2. Space is health inducing – A friend and I were talking taglines recently, and one that came up was “well fed”. As a mad foodie I love it because I believe we are what we eat. But it also resonates with me because it reminded me of our need for nourishment in other forms: emotional nourishment, physical, spiritual, energetic. And I think space (and whatever that means for you) is a great way to get the nourishment you need. We are human beings after all. We aren’t designed to spend all day doing.
  3. Space is the opportunity to build human + social capital – this might seem a bit of a backwards association, but depending on what space means and looks like to you it has the potential to be a place for you to reflect on, build, or grow plans to develop your own human capital, or possibly if space is the opportunity to be spontaneous maybe it provides you with the chance to spend more time in the moment with someone, making new friends… etc.
  4. Space is presence: When you’re off in the ether worrying about distant problems and logistics it’s easy to miss stuff that’s going on here and now. Making space can be a way of coming back to the present and really seeing. It’s a slowing down that lets you see the detail and enjoy the joy of this moment.
  5. Space is a chance to be grateful – in seeing the detail, and enjoying the present you can be much more grateful for all the amazing things you do have in your world rather than focussing on what’s missing (not that you’re a glass half empty kinda person, but it’s always good to have a reminder).
  6. Space is creativity – If we always do what we’ve always done, we’ll always get what we’ve always gotten. It’s something like that eh?! If you want to think outside the box, to live differently, creativity (and therefore space) are probably key.

2014-07-30 16.10.15

Getting the balance

There’s no right or wrong here…that’s the first thing that I want to say. We’re all different and what works for you is probably totally different to what your friend or partner needs. But for me, I’ve come around to knowing that having space is essential for my wellbeing.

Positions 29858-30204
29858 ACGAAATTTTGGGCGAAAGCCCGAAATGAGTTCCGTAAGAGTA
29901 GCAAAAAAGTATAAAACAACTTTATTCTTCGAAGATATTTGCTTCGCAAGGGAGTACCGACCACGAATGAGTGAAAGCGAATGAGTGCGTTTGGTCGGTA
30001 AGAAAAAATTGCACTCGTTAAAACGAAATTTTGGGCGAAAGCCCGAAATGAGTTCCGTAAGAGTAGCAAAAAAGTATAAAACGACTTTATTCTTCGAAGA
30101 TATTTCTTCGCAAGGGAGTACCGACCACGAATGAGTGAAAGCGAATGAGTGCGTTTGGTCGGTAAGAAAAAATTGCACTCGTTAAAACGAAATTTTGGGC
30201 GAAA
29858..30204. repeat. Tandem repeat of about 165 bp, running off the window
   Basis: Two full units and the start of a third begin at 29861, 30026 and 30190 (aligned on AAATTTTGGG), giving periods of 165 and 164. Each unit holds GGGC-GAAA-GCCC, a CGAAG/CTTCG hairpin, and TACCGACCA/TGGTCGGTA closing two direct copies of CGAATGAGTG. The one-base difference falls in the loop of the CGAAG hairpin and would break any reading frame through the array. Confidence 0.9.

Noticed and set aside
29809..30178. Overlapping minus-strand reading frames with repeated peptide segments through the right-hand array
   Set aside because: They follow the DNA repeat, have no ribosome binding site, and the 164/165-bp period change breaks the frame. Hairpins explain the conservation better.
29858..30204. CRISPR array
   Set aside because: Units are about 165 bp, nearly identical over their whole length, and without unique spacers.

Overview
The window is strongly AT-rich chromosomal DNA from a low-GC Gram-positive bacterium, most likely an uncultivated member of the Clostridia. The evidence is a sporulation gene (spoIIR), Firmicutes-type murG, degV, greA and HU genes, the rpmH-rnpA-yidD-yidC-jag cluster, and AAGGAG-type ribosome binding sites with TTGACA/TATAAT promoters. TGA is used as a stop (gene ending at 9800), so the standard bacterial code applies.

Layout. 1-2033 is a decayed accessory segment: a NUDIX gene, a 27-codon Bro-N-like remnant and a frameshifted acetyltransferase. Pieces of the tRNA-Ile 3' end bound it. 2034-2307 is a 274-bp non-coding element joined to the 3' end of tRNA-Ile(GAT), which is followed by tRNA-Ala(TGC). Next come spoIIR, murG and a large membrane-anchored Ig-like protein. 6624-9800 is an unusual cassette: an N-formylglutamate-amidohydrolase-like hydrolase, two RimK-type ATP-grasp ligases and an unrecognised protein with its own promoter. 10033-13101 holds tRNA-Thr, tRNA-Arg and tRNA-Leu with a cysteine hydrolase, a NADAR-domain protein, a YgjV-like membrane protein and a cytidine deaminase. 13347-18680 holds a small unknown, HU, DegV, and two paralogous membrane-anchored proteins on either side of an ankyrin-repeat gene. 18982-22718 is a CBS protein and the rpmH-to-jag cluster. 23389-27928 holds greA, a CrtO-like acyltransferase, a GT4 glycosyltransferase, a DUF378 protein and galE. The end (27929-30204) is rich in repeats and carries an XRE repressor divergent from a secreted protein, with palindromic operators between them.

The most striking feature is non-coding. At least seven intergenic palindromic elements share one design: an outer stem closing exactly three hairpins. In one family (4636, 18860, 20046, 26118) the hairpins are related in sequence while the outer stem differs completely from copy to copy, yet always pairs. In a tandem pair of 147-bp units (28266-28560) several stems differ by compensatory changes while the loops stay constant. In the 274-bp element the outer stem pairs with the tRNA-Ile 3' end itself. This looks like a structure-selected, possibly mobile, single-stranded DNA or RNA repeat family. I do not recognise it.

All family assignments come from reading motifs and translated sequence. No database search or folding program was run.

As I said, space can be a million different things to a million different people. Perhaps it’s the opportunity to go to the gym, go for a run, a walk, to the park, to watch the sunset, or to have your morning coffee in peace. For me it’s about being flexible with myself so if I have a busy weekend being okay with changing my mid-week plans to allow for some spontaneity. Which is the other thing that is really important – the ability to be spontaneous and do as I feel: So the weather’s good lets go for a walk with a hot chocolate in a travel-mug. Not being tied too much to routines and external pressures.

So, over to you

  • Do you feel like you’d love more space, more down time to rest and replenish?
  • If so what does space look like for you?
  • And what would having more space give you?

Also, does this blog resonate with you? Or maybe it makes you think of a friend or colleague that could do with a bit more piece of mind? Caring is sharing – please forward them this email so they can get the support, inspiration and perspective shift they need!

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    Copyright ©Joey Clifton 2014 | Website Design by Lisa McLoughlin Art

    © Joey Clifton 2014-15 | Website Design by Lisa McLoughlin Art